John Lewis refuses to attend Civil Rights museum opening because Trump is attending
The Civil Rights icon encourages citizens to visit museum AFTER Trump leaves town
Rep. John Lewis announced that he would not be attending the opening of the Mississippi Civil Rights Museum over the weekend, because President Donald Trump will be there.
Lewis said that Trump’s “attendance and hurtful policies are an insult to the people portrayed” by the museum itself.
“After careful consideration and conversations with church leaders, elected officials, civil rights activists, and many citizens of our congressional districts, we have decided not to attend or participate in the opening of the Mississippi Civil Rights Museum,” Lewis said in a statement.
In particular, Lewis pointed to the president’s “disparaging comments about women, the disabled, immigrants, and National Football League players.”
“The struggles represented in this museum exemplify the truth of what really happened in Mississippi,” he said. “After President Trump departs, we encourage all Mississippians and Americans to visit this historic civil rights museum.”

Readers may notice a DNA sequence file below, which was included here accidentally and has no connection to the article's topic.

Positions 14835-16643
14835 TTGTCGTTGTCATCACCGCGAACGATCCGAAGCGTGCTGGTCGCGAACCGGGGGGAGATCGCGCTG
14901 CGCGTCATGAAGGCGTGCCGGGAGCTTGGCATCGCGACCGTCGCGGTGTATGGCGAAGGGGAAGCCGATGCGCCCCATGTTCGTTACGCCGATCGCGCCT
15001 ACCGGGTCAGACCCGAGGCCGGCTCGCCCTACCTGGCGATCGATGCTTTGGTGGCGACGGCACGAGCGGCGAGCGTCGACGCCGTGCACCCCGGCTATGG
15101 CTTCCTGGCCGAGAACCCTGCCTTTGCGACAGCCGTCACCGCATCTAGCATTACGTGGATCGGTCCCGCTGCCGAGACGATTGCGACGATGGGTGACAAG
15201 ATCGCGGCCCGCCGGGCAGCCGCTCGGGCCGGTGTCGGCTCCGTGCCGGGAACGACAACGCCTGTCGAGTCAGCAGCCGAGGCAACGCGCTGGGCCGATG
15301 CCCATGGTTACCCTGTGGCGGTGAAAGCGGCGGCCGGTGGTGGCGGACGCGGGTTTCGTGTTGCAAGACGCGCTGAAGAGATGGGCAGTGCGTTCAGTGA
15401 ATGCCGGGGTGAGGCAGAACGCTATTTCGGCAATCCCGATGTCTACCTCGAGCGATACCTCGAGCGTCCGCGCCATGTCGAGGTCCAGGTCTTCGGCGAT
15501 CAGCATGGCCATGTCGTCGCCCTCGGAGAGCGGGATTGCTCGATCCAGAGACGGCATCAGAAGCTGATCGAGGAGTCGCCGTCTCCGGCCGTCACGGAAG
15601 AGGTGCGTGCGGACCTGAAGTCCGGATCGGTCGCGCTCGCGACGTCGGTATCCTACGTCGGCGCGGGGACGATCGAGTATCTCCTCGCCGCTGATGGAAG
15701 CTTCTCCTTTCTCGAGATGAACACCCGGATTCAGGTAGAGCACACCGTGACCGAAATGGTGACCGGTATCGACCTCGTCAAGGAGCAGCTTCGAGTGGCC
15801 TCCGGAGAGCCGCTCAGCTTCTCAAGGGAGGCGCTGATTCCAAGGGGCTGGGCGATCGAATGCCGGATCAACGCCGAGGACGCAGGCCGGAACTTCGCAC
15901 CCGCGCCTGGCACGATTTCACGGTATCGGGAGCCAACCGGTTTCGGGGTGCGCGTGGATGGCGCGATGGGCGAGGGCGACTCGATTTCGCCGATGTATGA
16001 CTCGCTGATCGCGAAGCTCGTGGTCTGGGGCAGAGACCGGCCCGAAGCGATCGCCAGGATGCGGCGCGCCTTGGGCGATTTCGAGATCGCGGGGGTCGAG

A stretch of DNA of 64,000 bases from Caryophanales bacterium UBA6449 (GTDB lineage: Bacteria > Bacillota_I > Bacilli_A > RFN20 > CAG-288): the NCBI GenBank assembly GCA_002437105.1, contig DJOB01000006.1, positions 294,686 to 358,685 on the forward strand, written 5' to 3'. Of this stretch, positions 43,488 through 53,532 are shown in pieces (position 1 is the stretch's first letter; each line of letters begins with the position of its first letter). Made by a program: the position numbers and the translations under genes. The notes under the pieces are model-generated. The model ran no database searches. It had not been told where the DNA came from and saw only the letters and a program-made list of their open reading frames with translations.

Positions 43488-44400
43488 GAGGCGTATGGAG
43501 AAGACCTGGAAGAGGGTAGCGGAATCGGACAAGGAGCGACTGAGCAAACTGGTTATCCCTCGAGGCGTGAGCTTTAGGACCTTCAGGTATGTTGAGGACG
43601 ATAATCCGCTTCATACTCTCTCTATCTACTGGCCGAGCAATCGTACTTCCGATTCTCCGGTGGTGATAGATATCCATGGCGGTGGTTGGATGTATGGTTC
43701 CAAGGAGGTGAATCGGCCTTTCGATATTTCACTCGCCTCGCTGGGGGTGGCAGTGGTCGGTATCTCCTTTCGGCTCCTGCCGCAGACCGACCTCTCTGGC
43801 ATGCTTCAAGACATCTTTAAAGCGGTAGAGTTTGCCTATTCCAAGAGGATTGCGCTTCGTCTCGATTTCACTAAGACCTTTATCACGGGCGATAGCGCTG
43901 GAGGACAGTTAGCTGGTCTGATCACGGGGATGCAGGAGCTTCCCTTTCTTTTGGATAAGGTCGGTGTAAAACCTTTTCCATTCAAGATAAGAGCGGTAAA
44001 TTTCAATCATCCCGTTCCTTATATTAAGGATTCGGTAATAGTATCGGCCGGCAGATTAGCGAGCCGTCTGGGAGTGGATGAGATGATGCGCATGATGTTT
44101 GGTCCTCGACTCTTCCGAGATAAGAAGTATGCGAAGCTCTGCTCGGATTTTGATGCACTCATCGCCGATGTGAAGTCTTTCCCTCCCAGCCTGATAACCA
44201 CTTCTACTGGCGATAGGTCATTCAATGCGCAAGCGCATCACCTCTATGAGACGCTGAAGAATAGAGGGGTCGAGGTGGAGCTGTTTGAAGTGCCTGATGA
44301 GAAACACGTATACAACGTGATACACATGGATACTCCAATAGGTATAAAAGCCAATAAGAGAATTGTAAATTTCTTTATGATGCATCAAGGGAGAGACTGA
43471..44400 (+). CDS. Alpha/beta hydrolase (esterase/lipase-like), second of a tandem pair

This is a particularly damning decision and statement from Lewis, considering the fact that he is a hero to the civil rights movement.
Lewis is not the only one to express concerns over Trump attending the museum opening, either. The NAACP has also said that it does not want Trump there.
“President Trump’s statements and policies regarding the protection and enforcement of civil rights have been abysmal, and his attendance is an affront to the veterans of the civil rights movement,” Derrick Johnson, NAACP president and CEO, said in a statement. “He has created a commission to reinforce voter suppression, refused to denounce white supremacists, and overall, has created a racially hostile climate in this nation.”
Rep. Bennie Thompson of Mississippi also announced that he would not be speaking at the event if Trump was there.
“The civil rights marchers who are being honored would turn over in their grave knowing that somebody who’s stood for that stuff would be in attendance,” Thompson told the Boston Globe. “The question is, do I want to be associated with someone who is that narrow in focus.”
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